by Julie Randolph, Information & Access and Care Coordination Manager
In the National Institute on Health 2017 publication, Human-Animal Interaction and Older Adults: An Overview, by N. Gee, M. Mueller, and A. Curl, it is reported that “Pet ownership has been associated with lower blood pressure, lower heart rate, and faster recovery during mental stress. Animal-assisted activities also have been associated with increased life satisfaction and decreased depression in older adults.” The study also reports pet ownership is a predictor of long-term survival in patients with cardiac events. Older pet owners have been found to be less likely to report loneliness. Though owning a dog has the positive result of increased physical activity, the report also cited an increased risk of falls.
The expense of care, need to restrain while visitors are in the home, and the lifting and bending demands of dealing with litter and excrement are all considerations for pet ownership. Homes in disrepair because of unmet pet care needs become a health hazard for the pet and the human occupants and decrease the value of the property. It is also important to make a plan if an unexpected trip to the hospital, or need for long-term rehabilitation occurs. Advanced planning can prevent gaps in pet care and give you and your family peace of mind.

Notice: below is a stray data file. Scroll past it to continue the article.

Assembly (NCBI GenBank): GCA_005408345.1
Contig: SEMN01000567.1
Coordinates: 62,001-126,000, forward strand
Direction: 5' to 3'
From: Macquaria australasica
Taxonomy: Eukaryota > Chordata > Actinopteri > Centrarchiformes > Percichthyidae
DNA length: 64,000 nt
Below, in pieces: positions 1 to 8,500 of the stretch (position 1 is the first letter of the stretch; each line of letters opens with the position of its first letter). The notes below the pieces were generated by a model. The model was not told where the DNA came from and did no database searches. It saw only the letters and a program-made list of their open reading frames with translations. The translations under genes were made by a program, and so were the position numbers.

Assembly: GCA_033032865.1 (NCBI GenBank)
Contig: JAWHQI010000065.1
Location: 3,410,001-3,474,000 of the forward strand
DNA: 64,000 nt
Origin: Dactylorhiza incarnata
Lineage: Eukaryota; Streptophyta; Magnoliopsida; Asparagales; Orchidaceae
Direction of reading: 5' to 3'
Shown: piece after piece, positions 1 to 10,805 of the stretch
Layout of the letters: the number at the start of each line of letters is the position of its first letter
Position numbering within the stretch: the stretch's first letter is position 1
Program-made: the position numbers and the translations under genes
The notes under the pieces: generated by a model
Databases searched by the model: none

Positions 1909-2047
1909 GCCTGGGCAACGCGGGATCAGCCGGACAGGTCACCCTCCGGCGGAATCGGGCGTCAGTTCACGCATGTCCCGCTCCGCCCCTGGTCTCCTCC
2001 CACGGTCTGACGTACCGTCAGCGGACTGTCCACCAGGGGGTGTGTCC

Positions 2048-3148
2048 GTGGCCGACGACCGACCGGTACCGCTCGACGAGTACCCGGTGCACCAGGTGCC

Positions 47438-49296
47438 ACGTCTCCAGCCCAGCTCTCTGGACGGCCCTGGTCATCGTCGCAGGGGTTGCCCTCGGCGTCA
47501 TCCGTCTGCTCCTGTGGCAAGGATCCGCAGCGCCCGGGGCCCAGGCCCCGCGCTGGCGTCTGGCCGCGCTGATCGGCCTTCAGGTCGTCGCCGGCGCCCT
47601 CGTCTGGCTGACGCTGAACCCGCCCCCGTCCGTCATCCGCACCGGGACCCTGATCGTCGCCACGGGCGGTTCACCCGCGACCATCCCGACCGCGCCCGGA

There are ways to benefit from animal interaction without owning a pet. Consider developing a routine of visiting a local pet store, volunteering at an animal shelter, or simply scheduling visits with family and neighbor’s pets. There are also many pet-friendly businesses and activities in our community, which promote human-animal interactions.
“Dogs are not our whole life, but they make our lives whole.” Roger Caras